In November 1951, Sir Milton Margai oversaw the drafting of a new constitution, which united the separate Colonial and Protectorate legislatures and—most importantly—provided a framework for decolonization.[32] In 1953, Sierra Leone was granted local ministerial powers, and Sir Milton Margai, was elected Chief Minister of Sierra Leone.[32] The new constitution ensured Sierra Leone a parliamentary system within the Commonwealth of Nations.[32] In May 1957, Sierra Leone held its first parliamentary election. The SLPP, which was then the most popular political party in the colony of Sierra Leone, won the most seats in Parliament. Margai was also re-elected as Chief Minister by a landslide.

1960 Independence Conference

On 20 April 1960, Sir Milton Margai led the twenty four members of the Sierra Leonean delegation at the constitutional conferences that were held with Queen Elizabeth II and British Colonial Secretary Iain Macleod in the negotiations for independence held at the Lancaster House in London.[33][34] All of the twenty four members of the Sierra Leonean delegation were prominent and well-respected politicians including Sir Milton himself, his younger brother lawyer Sir Albert Margai, the outspoken trade unionist Siaka Stevens, SLPP strongman Lamina Sankoh, outspoken Creole activist Isaac Wallace-Johnson, Dr John Karefa-Smart, Paramount chief Ella Koblo Gulama, educationist Mohamed Sanusi Mustapha, professor Kande Bureh, lawyer Sir Banja Tejan-Sie, former Freetown's Mayor Eustace Henry Taylor Cummings educationist Amadu Wurie, and Creole diplomat Hector Reginald Sylvanus Boltman.[35]

On the conclusion of talks in London, Britain agreed to grant Sierra Leone Independence on 27 April 1961. However, the outspoken trade unionist Siaka Stevens was the only delegate who refused to sign Sierra Leone's declaration of Independendence on the grounds that there had been a secret defence pact between Sierra Leone and Britain; another point of contention by Stevens was the Sierra Leonean government's position that there would be no elections held before independence which would effectively shut him out of Sierra Leone's political process.[36] Upon their return to Freetown on 4 May 1960, Stevens was promptly expelled from the People's National Party (PNP).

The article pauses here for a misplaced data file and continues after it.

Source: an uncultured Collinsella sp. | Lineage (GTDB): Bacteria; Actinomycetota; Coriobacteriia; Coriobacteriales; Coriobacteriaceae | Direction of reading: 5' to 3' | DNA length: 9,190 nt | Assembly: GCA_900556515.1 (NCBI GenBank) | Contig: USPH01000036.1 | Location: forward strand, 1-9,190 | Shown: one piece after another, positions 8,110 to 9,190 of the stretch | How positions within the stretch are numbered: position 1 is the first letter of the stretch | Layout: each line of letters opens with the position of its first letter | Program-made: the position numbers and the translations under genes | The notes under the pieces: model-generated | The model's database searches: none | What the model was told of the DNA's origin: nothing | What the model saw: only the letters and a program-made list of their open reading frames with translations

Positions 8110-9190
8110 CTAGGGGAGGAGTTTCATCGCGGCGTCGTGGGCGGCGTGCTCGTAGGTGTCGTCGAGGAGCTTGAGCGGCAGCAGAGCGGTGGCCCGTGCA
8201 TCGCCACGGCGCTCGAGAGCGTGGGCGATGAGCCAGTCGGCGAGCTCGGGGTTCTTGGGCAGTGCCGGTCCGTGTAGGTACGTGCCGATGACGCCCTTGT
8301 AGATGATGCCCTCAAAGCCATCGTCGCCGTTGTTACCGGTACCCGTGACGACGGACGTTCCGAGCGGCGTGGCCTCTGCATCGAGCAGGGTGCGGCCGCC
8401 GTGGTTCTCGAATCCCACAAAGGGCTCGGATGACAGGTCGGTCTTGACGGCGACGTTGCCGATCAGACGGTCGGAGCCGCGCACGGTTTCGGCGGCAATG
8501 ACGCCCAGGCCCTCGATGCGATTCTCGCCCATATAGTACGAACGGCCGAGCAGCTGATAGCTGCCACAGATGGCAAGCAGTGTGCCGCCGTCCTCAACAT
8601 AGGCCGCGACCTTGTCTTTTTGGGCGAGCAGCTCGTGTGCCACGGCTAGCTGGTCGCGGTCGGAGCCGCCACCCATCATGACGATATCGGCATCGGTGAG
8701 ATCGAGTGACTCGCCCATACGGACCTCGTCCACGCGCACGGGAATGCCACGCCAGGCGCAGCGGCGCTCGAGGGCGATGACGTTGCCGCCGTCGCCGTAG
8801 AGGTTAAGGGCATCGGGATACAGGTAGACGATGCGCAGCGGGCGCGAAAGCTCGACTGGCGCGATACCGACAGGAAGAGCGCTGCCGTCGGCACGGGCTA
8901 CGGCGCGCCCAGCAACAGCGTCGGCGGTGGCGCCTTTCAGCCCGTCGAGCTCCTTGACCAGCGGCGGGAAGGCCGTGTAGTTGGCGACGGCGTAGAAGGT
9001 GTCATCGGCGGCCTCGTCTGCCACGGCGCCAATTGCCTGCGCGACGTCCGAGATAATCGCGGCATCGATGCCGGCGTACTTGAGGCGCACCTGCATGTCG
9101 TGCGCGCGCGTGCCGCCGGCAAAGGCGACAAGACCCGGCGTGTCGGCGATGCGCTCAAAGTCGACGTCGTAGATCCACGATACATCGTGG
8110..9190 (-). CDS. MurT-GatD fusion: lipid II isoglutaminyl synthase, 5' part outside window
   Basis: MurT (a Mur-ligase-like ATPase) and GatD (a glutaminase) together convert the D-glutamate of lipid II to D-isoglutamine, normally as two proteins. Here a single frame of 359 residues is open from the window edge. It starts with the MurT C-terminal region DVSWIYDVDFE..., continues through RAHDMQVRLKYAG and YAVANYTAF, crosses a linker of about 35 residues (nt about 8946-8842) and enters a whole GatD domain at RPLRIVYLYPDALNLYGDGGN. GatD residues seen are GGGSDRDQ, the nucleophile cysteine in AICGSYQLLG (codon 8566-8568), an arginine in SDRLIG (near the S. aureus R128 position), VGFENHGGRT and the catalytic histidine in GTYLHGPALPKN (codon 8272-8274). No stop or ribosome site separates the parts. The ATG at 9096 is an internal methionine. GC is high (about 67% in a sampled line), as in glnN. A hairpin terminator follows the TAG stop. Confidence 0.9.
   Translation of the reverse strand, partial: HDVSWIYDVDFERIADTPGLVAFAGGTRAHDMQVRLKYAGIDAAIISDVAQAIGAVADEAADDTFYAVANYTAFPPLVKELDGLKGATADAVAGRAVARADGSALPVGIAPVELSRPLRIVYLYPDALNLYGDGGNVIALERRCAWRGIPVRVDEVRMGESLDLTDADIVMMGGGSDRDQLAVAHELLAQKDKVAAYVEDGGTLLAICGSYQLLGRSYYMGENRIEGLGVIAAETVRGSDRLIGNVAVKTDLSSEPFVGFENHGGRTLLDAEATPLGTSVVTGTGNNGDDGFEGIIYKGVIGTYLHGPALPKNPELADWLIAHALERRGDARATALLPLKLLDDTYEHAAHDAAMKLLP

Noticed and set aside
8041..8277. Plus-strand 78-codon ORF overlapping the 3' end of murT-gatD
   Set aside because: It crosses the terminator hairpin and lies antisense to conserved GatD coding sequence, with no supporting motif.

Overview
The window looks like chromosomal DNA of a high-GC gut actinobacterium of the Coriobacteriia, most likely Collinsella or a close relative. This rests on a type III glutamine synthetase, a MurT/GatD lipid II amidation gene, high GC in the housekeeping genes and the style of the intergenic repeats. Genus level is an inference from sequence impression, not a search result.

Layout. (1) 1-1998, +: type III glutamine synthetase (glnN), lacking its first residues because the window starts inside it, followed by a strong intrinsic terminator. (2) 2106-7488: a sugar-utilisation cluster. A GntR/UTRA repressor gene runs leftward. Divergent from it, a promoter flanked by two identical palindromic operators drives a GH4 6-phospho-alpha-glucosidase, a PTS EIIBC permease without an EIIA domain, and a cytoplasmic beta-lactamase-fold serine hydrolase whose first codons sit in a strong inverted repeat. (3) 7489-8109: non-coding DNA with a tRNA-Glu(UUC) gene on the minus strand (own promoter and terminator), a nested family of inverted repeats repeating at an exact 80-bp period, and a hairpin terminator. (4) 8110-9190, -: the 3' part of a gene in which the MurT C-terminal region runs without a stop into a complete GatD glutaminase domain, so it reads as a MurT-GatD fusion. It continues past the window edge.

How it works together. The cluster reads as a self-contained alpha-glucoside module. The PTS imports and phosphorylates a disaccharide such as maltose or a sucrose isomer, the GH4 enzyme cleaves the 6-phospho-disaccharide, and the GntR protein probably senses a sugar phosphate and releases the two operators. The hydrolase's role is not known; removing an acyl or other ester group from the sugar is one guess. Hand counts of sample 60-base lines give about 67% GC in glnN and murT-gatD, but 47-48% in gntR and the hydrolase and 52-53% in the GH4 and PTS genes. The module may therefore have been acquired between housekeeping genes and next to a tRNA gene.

Opposition of the SLPP government

On 24 September 1960, outspoken critic of the SLPP government, Siaka Stevens, formed an alliance with several prominent northern politicians including Sorie Ibrahim Koroma, Christian Alusine-Kamara Taylor, Mohammed Bash-Taqui, S.A.T. Koroma, Kawusu Konteh, Allieu Badarr Koroma, S.A. Fofana and Mucktarru Kallay to form their own political party called the All People's Congress (APC) in opposition of the SLPP government. Stevens took advantage of the dissatisfaction with the ruling SLPP among some prominent politicians from the Northern part of Sierra Leone to form the APC; and Stevens used the Northern part of Sierra Leone as his political base.

An Independent nation and Sir Milton Margai Administration

On 27 April 1961, Sir Milton Margai led Sierra Leone to independence from Great Britain and became the country's first Prime Minister. Thousands of Sierra Leoneans across the newly independent nation took to the street in celebration of independence. Sierra Leone retained a parliamentary system of government and was a member of the Commonwealth of Nations. The leader of the main oppositon APC, Siaka Stevens, along with outspoken critic of the SLPP government, Isaac Wallace-Johnson, were arrested and placed under house arrested in Freetown, along with sixteen others charged with disrupting the independence celebration.[37] In May 1962, Sierra Leone held its first general election as an Independent nation. The Sierra Leone People's Party (SLPP) won plurality of seats in parliament and Sir Milton Margai was re-elected as prime minister.

An important aspect of Sir Milton's character was his self-effacement. He was neither corrupt nor did he make a lavish display of his power or status. Sir Milton's government was based on the rule of law and the notion of separation of powers, with multiparty political institutions and fairly viable representative structures. Margai used his conservative ideology to lead Sierra Leone without much strife. He appointed government officials with a clear eye to satisfy various ethnic groups. Margai employed a brokerage style of politics by sharing political power between political groups and the paramount chiefs in the provinces.

Sir Albert Administration

Upon Sir Milton's unexpected death in 1964, his half-brother, Sir Albert Margai, was appointed as Prime Minister by parliament. Sir Albert's leadership was briefly challenged by Sierra Leone's Foreign Minister John Karefa-Smart, who questioned Sir Albert's succession to the SLPP leadership position. Kareefa-Smart received little support in Parliament in his attempt to have Margai stripped of the SLPP leadership. Soon after Margai was sworn in as Prime Minister, he immediately dismissed several senior government officials who had served under his elder brother Sir Milton's government, as he viewed them as a threat to his administration.